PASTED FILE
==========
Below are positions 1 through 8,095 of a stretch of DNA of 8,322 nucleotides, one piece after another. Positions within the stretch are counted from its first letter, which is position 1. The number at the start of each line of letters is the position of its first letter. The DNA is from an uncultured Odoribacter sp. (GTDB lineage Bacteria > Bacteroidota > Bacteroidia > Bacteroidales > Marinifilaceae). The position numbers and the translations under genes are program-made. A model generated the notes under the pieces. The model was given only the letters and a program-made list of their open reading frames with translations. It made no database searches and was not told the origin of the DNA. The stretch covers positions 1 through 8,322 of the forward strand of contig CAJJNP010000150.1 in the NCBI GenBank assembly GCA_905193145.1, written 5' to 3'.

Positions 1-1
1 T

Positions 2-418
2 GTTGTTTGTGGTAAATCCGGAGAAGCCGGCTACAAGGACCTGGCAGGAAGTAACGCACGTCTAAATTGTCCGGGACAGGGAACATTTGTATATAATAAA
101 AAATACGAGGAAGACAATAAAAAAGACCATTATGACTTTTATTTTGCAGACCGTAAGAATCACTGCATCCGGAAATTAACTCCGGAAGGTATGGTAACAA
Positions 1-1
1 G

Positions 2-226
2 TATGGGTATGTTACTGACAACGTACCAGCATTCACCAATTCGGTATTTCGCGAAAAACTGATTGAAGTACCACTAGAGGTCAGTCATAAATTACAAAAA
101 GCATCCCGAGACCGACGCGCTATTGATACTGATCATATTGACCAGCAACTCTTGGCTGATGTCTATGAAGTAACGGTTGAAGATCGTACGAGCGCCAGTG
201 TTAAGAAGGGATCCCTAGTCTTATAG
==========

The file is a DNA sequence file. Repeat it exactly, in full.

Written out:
Below are positions 1 through 8,095 of a stretch of DNA of 8,322 nucleotides, one piece after another. Positions within the stretch are counted from its first letter, which is position 1. The number at the start of each line of letters is the position of its first letter. The DNA is from an uncultured Odoribacter sp. (GTDB lineage Bacteria > Bacteroidota > Bacteroidia > Bacteroidales > Marinifilaceae). The position numbers and the translations under genes are program-made. A model generated the notes under the pieces. The model was given only the letters and a program-made list of their open reading frames with translations. It made no database searches and was not told the origin of the DNA. The stretch covers positions 1 through 8,322 of the forward strand of contig CAJJNP010000150.1 in the NCBI GenBank assembly GCA_905193145.1, written 5' to 3'.

Positions 1-1
1 T

Positions 2-418
2 GTTGTTTGTGGTAAATCCGGAGAAGCCGGCTACAAGGACCTGGCAGGAAGTAACGCACGTCTAAATTGTCCGGGACAGGGAACATTTGTATATAATAAA
101 AAATACGAGGAAGACAATAAAAAAGACCATTATGACTTTTATTTTGCAGACCGTAAGAATCACTGCATCCGGAAATTAACTCCGGAAGGTATGGTAACAA
Positions 1-1
1 G

Positions 2-226
2 TATGGGTATGTTACTGACAACGTACCAGCATTCACCAATTCGGTATTTCGCGAAAAACTGATTGAAGTACCACTAGAGGTCAGTCATAAATTACAAAAA
101 GCATCCCGAGACCGACGCGCTATTGATACTGATCATATTGACCAGCAACTCTTGGCTGATGTCTATGAAGTAACGGTTGAAGATCGTACGAGCGCCAGTG
201 TTAAGAAGGGATCCCTAGTCTTATAG